April 13, 2017 Read More →

On the Blogs: ‘Vanishing Demand’ for Coal-Fired Electricity


It’s planning time in the electric utility industry, and a raft of new reports make two points abundantly clear:

  • Efforts to “save” the coal industry are bound to founder since utilities, as a group coal’s largest customer by far, have moved on and are planning a cleaner future in which the black rock’s current share of the electricity market, in the low 30 percent range, is as high as it’s ever going to get.
  • Vanishingly small increases in demand (and the occasional outlook for declines) will be a major issue for the industry in the next 10 years.

In its latest 10-year power plant siting plan, for example, Florida Power & Light pointed out that it was continuing its efforts “to move away from coal-fired generation.” In total, the utility said it planned to take 1,216 MW of coal-fired generation off its system by the first quarter of 2019. (FPL’s site plan can be found here.)

Similarly, in its recently filed 2017 integrated resource plan (IRP), PacifiCorp, the sprawling utility holding company that serves 1.8 million customers in six western states, said its preferred generation portfolio going forward “reflects a cost-conscious transition to a cleaner energy future.” Through 2028, PacifiCorp said it would be able to meet its system-wide power needs through demand side management (DSM), new renewable (primarily wind) generation and short-term purchases on the wholesale market. Looking longer-term, the company said it planned to shutter 3,650 MW of coal-fired capacity by 2036. (PacfiCorp’s IRP and other backup information can be found here.)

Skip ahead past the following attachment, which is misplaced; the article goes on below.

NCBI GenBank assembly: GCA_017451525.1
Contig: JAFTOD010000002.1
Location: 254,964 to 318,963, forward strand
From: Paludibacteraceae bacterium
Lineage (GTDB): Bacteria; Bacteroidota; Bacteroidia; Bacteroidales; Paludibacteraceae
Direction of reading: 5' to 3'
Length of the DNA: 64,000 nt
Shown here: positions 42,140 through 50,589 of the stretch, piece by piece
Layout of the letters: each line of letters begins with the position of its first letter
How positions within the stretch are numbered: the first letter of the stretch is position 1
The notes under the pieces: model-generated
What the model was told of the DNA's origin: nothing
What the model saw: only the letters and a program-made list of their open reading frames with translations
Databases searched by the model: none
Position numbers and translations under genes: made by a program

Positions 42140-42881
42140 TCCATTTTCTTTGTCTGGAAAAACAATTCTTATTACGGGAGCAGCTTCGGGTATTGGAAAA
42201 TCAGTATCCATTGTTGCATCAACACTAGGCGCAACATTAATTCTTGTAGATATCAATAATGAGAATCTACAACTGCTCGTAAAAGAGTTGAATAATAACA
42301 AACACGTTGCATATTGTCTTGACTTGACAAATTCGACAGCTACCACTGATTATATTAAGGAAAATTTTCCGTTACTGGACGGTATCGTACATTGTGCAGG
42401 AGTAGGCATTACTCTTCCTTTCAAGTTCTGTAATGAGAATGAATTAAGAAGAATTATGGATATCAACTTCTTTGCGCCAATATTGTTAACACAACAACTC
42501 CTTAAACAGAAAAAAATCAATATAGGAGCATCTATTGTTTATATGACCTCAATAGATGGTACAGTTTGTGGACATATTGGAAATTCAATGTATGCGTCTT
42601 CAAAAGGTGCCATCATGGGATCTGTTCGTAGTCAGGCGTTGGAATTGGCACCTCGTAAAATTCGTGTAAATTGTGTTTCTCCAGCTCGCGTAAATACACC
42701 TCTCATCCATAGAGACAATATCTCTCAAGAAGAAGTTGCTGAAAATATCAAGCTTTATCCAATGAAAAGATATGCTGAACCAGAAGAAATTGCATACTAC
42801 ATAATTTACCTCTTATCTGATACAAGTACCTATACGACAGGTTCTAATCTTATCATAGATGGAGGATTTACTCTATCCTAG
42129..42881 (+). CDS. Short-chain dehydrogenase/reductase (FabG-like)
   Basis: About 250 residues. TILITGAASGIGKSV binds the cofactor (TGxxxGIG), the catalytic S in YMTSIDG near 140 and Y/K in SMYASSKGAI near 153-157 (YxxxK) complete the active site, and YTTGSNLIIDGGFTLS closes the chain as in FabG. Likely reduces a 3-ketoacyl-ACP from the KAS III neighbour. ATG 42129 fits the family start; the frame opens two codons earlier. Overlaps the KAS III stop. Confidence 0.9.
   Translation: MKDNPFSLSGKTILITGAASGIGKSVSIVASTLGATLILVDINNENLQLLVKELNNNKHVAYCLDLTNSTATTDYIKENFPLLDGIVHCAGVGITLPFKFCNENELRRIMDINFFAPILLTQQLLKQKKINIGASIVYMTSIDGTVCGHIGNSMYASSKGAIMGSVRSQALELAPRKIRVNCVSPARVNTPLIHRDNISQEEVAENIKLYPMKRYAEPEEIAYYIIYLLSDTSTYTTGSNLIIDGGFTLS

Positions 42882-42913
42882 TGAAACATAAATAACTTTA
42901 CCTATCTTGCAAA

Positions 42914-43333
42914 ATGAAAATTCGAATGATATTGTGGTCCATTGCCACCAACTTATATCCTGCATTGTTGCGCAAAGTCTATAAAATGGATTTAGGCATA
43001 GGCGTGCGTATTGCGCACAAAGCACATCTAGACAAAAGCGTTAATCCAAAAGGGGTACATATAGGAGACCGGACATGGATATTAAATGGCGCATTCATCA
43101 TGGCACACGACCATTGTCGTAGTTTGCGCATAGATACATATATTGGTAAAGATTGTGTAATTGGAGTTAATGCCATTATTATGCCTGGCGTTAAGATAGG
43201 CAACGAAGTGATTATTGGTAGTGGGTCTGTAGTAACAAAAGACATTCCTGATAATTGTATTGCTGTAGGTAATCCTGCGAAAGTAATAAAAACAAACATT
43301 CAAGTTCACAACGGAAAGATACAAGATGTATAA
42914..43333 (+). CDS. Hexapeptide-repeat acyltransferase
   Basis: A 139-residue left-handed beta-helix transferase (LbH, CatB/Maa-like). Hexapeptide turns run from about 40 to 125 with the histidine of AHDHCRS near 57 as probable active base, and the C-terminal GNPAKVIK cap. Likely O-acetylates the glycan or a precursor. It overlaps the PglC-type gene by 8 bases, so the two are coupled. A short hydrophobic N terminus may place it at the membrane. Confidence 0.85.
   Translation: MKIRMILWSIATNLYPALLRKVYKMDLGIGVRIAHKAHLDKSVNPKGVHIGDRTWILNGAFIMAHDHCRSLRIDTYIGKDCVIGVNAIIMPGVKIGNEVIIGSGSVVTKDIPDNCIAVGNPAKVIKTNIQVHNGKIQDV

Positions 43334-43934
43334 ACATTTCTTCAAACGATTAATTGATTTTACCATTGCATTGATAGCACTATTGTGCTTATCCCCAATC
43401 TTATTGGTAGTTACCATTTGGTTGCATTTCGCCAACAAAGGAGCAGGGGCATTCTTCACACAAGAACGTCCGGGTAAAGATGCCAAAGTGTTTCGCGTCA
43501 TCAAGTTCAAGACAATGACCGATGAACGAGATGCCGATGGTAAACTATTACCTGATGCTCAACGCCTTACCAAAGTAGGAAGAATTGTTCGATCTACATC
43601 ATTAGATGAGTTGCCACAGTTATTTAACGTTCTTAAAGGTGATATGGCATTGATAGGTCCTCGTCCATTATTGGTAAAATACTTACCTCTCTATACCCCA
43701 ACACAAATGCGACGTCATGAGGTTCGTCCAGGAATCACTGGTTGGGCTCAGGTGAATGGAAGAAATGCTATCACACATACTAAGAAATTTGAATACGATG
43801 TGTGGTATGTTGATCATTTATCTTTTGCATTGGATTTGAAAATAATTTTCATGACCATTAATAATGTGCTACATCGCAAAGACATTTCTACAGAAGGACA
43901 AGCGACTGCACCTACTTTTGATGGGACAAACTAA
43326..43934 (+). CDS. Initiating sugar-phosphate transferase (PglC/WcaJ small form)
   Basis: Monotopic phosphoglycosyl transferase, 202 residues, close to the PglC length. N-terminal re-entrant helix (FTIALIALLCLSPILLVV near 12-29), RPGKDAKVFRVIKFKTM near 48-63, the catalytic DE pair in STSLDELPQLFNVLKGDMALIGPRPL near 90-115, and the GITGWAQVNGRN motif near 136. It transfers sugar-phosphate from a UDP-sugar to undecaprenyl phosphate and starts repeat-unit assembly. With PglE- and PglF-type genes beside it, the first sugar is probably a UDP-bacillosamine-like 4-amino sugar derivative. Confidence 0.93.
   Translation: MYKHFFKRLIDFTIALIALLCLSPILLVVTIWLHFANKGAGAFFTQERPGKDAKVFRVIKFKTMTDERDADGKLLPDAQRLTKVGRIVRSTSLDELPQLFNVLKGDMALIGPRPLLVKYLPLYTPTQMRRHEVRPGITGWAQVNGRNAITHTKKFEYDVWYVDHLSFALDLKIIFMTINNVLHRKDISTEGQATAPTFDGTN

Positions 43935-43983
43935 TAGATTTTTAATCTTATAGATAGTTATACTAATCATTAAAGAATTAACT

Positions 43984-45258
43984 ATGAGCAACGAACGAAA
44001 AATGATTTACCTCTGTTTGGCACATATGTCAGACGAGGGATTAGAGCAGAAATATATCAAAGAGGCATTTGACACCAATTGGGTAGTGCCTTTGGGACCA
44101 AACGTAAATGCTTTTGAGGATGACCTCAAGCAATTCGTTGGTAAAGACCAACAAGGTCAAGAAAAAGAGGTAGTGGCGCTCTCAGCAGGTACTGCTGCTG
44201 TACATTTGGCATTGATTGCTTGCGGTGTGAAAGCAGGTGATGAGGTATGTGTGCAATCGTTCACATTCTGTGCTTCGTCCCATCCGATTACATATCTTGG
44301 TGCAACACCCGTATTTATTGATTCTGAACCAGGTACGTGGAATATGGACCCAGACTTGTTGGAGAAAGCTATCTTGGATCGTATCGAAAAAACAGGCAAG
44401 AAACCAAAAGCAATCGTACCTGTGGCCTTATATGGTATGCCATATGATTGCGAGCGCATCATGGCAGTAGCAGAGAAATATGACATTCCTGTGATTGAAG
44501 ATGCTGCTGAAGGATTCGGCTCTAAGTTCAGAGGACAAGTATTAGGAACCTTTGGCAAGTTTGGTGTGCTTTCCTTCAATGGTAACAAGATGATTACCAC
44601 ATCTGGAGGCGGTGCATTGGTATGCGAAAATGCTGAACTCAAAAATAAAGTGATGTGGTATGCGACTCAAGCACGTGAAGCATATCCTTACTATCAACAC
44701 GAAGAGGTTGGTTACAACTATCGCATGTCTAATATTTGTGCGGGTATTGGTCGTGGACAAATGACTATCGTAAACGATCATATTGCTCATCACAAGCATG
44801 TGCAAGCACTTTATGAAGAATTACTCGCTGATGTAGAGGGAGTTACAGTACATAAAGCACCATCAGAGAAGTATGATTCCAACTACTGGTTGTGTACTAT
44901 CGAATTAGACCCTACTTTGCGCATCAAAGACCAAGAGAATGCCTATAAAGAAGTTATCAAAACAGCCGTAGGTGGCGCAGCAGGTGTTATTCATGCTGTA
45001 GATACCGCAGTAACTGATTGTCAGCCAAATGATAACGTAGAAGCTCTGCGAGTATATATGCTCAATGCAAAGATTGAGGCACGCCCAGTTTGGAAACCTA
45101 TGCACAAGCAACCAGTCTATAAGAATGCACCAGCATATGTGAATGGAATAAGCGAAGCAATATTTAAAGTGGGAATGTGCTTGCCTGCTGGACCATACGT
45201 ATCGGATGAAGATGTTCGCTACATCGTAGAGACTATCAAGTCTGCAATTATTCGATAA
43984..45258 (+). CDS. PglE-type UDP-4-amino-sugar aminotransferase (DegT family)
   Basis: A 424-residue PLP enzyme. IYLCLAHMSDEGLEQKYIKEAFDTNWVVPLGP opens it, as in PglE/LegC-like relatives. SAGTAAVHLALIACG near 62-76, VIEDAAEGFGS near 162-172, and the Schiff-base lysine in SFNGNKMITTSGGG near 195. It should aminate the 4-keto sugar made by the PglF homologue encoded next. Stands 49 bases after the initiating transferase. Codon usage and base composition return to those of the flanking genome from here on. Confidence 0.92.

To the south, Tucson Electric Power offered up a similar plan in its just-filed 2017 IRP. “TEP will continue to diversify its generation portfolio and reduce its significant reliance on coal by expanding cost-effective renewable resources, particularly solar,” the company told Arizona regulators. Existing plans will lead to the retirement of 508 MW of coal-fired capacity over the next five years, TEP said, adding: “This reduction in coal resources will result in significant cost savings for TEP customers and will result in meaningful reductions in air emissions and water consumption.”

The company’s goal, TEP continued, “is to serve at least 30 percent of our retail load from renewable resources by 2030.” Arizona has an existing state statute calling for its utilities to reach 15 percent renewable by 2025. (TEP’s IRP and other information can be found here, scroll down once you are there.)

Finally, Xcel Energy, long a significant player in the utility renewable generation arena, kicked it up another notch last month, announcing plans for 11 new wind farms in seven states that would add 3,380 MW to its system. By 2021, the company said, wind could supply nearly 35 percent of its total energy needs.

Vanishing Demand, Not Trump Coal Crusade Is Real Issue For Utilities

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